July 14 Sources: China's Speedbumps

Trends do not continue. That is what makes predicting the future so tough. Remember when Japan was going to surpass the U.S.? Now China is the country of the future. Someday that may happen, but a couple of sources this week - “Broken China” and “Good Capitalism, Bad Capitalism” - show why this may not be as close as we now anticipate.

"Broken China" talks about some of the big problems that the corrupt communist authorities just cannot solve. "Good Capitalism, Bad Capitalism has a more generic explanation". It is relatively easy for a country with a strong government to begin to catch up with more advanced states because they can copy and adapt the best technologies and methods. Even the benighted Soviet Union was able to do that for a while. But the more they catch up, the harder it gets, When get near the lead themselves, they can no longer copy and adapt, but must innovate and improve. Each unit of growth gets harder.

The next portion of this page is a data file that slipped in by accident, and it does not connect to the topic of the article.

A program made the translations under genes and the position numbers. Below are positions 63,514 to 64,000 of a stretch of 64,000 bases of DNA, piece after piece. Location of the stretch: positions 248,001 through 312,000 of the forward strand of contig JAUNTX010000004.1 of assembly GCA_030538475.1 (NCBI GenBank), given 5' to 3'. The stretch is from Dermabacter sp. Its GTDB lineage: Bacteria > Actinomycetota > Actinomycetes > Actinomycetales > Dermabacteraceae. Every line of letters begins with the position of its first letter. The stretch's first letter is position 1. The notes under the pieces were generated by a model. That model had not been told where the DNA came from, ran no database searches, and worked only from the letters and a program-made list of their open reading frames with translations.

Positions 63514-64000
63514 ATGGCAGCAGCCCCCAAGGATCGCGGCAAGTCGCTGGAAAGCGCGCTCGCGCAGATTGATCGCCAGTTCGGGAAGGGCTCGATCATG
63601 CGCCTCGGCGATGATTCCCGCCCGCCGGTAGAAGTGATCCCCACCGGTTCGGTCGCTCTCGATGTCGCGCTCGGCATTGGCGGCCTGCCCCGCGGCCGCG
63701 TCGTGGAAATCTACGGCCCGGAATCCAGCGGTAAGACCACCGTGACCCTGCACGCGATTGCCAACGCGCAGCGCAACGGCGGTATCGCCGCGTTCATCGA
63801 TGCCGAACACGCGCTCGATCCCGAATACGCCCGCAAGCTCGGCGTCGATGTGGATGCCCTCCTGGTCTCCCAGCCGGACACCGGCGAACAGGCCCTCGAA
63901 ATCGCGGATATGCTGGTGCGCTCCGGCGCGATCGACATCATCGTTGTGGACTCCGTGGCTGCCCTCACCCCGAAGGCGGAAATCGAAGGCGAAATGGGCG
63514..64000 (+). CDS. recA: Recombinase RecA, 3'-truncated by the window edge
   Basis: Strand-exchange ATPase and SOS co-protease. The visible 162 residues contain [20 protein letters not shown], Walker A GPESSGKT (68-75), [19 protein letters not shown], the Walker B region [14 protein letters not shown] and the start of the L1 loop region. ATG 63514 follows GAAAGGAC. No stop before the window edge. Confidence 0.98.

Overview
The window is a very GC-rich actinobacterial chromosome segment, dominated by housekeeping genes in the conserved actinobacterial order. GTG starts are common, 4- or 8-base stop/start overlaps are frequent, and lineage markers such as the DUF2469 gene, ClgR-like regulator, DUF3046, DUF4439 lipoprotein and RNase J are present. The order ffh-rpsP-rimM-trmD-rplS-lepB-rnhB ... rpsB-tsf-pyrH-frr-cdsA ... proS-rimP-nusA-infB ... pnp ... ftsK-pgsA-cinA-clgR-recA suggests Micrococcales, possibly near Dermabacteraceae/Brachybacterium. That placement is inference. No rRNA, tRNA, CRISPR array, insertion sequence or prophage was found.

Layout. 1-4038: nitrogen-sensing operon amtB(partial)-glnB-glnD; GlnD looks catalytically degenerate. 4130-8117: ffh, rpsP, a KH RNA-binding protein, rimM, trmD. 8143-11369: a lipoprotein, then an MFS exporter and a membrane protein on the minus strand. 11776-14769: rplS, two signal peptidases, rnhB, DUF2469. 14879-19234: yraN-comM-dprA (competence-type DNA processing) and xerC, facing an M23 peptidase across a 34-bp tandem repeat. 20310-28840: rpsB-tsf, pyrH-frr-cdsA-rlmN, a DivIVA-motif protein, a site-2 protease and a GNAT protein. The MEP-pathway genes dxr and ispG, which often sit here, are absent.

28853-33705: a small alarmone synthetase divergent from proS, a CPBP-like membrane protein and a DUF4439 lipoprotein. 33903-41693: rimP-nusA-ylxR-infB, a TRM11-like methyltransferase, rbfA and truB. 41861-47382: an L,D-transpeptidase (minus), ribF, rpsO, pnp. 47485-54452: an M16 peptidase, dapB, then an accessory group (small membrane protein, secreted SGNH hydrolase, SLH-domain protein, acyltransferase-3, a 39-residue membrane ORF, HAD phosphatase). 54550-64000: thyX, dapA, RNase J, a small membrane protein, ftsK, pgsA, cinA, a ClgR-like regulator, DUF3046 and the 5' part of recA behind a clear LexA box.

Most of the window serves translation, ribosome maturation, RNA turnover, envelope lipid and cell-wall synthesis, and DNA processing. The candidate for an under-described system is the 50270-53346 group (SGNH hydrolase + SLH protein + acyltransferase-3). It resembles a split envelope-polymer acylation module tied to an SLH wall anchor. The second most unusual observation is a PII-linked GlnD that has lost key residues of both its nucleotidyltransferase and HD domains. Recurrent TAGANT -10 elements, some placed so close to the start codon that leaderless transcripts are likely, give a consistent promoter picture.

This is the concept of the benefits or borrowing and the penalty of taking the lead. It is an old concept. Thorstein Veblen identified this same rapid growth trend in Imperial Germany. It applied to Germany, the Soviet Union, Japan & now China.

In any case, sources follow:

Energy & Environment

Green War over Carbon Trading - Neo-liberal environmentalists are selling carbon offsets as a pain-free way to save the planet from global warming. But it is not that easy.

Live Earth's Inconvenient Truths

The "Cotton Problem" in West and Central Africa - Cotton subsidies have received considerable attention during the past four years, primarily triggered by the excessive government support received by the cotton sectors in the United States and the European Union.